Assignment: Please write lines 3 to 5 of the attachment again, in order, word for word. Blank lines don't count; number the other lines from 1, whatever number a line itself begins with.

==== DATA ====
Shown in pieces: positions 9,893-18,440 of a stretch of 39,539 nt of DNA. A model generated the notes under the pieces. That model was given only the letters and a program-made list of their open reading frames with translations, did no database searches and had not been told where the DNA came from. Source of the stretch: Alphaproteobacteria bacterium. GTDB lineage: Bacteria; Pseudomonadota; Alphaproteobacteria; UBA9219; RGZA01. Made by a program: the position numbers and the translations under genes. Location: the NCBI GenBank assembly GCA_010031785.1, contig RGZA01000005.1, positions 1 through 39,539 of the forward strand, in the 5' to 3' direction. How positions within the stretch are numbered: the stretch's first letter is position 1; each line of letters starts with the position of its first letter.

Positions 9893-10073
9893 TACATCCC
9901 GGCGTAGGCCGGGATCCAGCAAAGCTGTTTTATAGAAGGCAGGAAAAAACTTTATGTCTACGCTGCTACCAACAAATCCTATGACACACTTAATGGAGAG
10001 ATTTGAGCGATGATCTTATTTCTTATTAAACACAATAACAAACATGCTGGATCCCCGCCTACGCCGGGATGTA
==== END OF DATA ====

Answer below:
9893 TACATCCC
9901 GGCGTAGGCCGGGATCCAGCAAAGCTGTTTTATAGAAGGCAGGAAAAAACTTTATGTCTACGCTGCTACCAACAAATCCTATGACACACTTAATGGAGAG
10001 ATTTGAGCGATGATCTTATTTCTTATTAAACACAATAACAAACATGCTGGATCCCCGCCTACGCCGGGATGTA